Ways to overcome this problem include:

  • Using heat pumps that incorporate soft start controls to limit starting currents.
  • Reducing the required heat pump capacity by using an alternative heating system – for example a direct acting electric flow boiler to supplement the heat pump at times of maximum heating demand.
  • Using multiple heat pumps, for example one for the ground floor and one for the first floor.
  • btaining a three phase supply and using a three phase motor in the heat pump compressor where there is a choice, a three phase supply is preferable to a single phase supply).

  • In most other European countries this is not a problem as a three phase electricity supply is generally available in houses.

    Ground characteristics

    It is important to determine the depth of soil cover, the type of soil or rock and the ground temperature.

    The depth of soil cover may determine the possible configuration of the ground coil. If bedrock is within 1.5m of the surface, or there are large boulders, it may not be possible to install a horizontal ground loop. For a vertical borehole the depth of soil will influence the cost. It is generally more expensive and time consuming to drill through overburden than rock because the borehole has to be cased.

    The ground temperature should be determined because the temperature difference between the ground and the fluid in the ground heat exchanger drives the heat transfer. At depths of less than 2m the ground temperature will follow the air temperature and will show marked seasonal variation. As the depth increases the seasonal swing in temperature is reduced, and the maximum and minimum soil temperatures begin to lag the temperature at the surface. At a depth of about 1.5m the timelag is approximately one month. Below 10m the ground temperature remains effectively constant at approximately the annual average air temperature (i.e. between 10°C and 14°C in the UK depending on local geology and soil conditions).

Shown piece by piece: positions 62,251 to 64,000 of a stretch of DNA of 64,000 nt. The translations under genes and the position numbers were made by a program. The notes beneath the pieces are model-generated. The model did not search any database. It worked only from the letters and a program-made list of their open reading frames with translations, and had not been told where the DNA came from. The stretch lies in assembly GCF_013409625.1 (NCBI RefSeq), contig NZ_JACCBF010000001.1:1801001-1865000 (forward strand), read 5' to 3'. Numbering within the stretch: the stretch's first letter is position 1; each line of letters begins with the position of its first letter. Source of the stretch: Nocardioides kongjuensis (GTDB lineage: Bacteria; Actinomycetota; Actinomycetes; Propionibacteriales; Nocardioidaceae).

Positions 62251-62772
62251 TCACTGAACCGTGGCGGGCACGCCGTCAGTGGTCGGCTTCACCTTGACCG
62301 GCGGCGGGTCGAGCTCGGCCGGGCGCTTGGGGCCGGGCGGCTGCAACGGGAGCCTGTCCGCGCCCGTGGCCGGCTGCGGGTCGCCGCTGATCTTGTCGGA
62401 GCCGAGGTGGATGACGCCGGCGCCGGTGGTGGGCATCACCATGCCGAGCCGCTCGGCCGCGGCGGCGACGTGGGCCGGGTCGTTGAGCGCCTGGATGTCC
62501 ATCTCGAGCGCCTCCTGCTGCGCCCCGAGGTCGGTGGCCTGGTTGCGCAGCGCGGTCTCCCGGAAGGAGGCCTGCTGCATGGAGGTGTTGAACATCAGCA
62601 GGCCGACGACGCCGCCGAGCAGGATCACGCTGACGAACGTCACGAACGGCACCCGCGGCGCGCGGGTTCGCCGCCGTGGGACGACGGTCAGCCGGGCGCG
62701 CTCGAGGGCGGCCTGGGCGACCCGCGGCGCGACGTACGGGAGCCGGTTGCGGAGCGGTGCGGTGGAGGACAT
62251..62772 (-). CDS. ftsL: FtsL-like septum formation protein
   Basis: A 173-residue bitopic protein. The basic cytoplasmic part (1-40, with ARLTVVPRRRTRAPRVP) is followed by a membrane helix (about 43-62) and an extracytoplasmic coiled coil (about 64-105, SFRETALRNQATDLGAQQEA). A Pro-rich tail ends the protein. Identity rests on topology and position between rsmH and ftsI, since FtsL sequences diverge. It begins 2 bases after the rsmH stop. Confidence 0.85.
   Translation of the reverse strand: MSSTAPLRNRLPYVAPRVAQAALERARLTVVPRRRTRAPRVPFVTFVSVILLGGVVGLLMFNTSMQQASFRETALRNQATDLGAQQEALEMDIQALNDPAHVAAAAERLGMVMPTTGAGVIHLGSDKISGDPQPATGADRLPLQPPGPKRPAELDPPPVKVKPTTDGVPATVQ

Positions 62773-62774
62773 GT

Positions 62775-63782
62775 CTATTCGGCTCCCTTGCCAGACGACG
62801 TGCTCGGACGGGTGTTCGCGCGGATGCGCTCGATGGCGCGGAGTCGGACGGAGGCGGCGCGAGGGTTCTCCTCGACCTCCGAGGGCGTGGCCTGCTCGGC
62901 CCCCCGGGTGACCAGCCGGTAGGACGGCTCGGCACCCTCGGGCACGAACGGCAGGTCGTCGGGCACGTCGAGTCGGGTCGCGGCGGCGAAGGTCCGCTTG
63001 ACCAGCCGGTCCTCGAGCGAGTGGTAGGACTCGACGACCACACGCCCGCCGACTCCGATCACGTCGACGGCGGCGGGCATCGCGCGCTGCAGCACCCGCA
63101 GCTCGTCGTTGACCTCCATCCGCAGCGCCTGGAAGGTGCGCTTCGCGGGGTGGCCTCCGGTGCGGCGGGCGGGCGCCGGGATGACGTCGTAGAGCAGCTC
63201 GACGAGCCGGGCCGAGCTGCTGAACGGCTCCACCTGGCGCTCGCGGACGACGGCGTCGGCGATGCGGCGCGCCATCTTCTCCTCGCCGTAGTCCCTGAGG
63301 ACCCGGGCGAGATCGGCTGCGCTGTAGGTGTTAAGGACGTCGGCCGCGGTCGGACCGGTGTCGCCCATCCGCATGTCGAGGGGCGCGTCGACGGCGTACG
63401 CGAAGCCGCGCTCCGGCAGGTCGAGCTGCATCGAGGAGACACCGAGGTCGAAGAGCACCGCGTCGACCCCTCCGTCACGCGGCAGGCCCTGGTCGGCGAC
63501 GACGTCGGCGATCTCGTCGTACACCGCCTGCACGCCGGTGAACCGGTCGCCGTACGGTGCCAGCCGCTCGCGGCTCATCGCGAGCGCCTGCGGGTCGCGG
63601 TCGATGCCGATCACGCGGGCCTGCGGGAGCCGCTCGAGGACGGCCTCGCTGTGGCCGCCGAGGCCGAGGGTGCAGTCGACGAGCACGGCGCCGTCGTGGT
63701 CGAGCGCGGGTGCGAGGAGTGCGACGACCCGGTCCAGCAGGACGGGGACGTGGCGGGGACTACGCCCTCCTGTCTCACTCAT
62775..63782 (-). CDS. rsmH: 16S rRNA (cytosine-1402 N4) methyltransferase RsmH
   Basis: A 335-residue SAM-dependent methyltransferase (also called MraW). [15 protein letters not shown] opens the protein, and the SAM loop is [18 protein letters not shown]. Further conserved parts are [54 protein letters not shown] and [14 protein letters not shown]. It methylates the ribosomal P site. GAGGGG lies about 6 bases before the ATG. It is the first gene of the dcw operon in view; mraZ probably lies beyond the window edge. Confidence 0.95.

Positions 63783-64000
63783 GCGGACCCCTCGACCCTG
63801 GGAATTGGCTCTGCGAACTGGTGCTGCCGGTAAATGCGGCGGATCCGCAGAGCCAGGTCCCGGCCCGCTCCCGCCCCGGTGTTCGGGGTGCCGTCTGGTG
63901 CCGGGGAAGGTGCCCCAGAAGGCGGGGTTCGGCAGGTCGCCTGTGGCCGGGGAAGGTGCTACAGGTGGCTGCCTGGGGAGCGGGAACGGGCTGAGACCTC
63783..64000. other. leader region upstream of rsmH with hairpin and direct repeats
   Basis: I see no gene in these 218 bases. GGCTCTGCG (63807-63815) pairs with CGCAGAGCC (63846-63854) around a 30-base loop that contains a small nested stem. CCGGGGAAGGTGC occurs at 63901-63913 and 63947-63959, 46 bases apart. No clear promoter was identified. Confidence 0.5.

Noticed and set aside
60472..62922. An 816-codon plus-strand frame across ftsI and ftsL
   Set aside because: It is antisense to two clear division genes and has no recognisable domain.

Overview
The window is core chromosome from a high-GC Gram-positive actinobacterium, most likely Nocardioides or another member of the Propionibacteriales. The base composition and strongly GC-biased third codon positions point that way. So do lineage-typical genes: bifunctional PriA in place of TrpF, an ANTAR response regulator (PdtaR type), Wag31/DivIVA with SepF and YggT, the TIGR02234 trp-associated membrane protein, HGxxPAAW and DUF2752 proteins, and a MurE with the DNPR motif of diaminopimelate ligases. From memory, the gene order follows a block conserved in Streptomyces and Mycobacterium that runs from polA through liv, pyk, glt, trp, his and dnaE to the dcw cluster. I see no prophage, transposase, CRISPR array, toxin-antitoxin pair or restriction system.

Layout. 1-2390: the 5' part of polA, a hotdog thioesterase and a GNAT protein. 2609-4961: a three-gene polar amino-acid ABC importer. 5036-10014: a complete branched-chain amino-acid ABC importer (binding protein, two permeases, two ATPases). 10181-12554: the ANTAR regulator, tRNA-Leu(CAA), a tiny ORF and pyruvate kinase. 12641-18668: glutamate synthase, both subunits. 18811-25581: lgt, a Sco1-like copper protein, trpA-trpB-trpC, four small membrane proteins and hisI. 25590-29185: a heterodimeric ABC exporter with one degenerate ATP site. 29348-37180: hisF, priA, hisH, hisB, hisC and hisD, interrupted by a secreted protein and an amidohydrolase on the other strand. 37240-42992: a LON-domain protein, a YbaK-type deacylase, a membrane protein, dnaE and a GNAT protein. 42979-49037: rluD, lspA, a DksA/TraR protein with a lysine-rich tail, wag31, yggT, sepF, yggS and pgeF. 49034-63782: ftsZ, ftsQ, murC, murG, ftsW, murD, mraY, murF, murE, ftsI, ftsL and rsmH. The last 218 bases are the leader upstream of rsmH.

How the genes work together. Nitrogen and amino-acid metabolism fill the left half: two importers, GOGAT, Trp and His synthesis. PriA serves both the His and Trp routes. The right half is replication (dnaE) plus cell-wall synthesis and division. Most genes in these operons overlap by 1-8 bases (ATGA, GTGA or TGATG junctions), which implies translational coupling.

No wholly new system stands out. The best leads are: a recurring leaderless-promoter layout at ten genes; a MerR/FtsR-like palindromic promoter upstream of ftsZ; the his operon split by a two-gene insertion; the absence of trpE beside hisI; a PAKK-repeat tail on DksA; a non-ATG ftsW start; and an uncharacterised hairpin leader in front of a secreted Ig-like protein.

Information on the thermal properties of the ground is needed for determining the length of heat exchanger required to meet a given energy load.. Most important is the difference between soil and rock, as rocks have significantly higher values formthermal conductivity. The moisture content of the soil also has a significant effect as dry, loose soil traps air and has a lower thermal conductivity than moist, packed soil. Low-conductivity soil may require as much as 50 per cent more collector loop than highly conductive soil. Water movement across a particular site will also have a significant impact on heat transfer through the ground, and can result in a smaller ground heat exchanger.

    A geotechnical survey can be used to reduce the uncertainty associated with the ground thermal properties. More accurate information can result in a reduction in design loop length and easier loop installation. The British Geological Survey has an on-line service offering simple, or more detailed, GeoReports giving information on local ground conditions relevant for ground source heat pumps. (A basic GSHP report suitable for a domestic application currently costs £50 – and is available online.) For large schemes where multiple boreholes are required, a trial borehole and/or a thermal properties field test may be appropriate.

    Ground Loop Sizing

    The length of pipe required depends on the building heating load, soil conditions, loop configuration, local climate and landscaping. Sizing of the ground loop is critical. The more pipe used in the ground collector loop, the greater the output of the system. But asnthe costs associated with the ground coil typically form 30 to 50 per cent of the total system costs, oversizing is uneconomical.

    Undersizing leads to the ground loop running colder and could, at worst, result in ground temperatures being unable to recover so that the annual energy that could be extracted from the ground would reduce over time. The ground loop must be sized to meet the peak thermal power load, but also to deliver energy at no greater rate than the surrounding earth can collect it over a twelve month period. If a system provides cooling as well as heating, energy transferred to the ground in summer will be stored and will be available to be extracted in winter.